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Article

Abstract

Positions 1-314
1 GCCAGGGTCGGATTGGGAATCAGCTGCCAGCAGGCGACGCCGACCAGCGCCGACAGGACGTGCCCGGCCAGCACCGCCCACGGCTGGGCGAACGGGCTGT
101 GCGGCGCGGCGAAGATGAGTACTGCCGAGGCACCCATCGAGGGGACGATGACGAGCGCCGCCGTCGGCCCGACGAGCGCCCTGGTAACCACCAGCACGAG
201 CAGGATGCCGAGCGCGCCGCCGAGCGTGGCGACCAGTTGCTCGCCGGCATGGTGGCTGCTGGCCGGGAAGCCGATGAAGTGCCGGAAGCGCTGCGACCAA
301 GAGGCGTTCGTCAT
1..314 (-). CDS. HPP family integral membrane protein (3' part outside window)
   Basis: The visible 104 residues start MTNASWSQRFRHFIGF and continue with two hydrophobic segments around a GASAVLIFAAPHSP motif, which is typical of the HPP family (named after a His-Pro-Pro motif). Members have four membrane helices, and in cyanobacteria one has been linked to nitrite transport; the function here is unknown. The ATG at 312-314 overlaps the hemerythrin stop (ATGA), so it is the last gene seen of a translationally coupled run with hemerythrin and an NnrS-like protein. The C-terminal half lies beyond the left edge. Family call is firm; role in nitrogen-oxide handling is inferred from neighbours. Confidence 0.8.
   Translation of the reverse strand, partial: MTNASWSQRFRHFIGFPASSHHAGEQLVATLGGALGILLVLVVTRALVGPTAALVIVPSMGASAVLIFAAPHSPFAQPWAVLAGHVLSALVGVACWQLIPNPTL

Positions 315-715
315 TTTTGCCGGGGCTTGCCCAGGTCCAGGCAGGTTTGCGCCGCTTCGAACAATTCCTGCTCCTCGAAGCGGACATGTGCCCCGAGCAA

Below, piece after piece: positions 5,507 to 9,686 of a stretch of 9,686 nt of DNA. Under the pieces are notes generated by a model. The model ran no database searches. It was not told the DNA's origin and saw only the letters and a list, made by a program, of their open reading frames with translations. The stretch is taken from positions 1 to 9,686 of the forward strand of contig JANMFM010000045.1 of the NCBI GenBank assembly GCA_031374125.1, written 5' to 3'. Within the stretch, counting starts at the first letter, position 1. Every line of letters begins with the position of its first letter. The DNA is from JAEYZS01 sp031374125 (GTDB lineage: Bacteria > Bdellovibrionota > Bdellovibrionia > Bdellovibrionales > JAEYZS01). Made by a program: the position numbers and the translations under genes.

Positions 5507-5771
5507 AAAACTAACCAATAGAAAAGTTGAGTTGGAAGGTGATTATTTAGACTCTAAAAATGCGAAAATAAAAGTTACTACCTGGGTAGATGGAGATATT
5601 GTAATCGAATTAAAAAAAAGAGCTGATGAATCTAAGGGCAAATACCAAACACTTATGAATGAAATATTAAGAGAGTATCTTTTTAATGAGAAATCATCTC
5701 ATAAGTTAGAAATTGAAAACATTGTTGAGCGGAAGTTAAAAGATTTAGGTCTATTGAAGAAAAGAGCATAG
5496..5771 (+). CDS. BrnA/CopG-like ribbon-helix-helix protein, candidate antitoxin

In the early years of the last century, the United States was among the leading states promoting the development of legal regimes and institutions to bring about the peaceful resolution of disputes between nations. Our later failure to join the League of Nations reflected the reluctance of many of our citizens, then as now, to allow decisions about our vital national interests to be made by any but our own elected leaders. Later still, however, in the years following World War II, the United States exerted its influence to negotiate treaties to create international obligations and set up institutions to manage international relations on an unprecedented scale. These efforts reflected confidence that international agreements and dispute resolution mechanisms could promote our interests in many fields and that the risk that they would be politicized to our disadvantage was low. Certainly, our policy of promoting the rule of law in international affairs was often portrayed as a willingness to relinquish the capacity to decide matters for ourselves as they came up and to abide by the results of systems in which we had a voice but not control, in return for other states doing the same.

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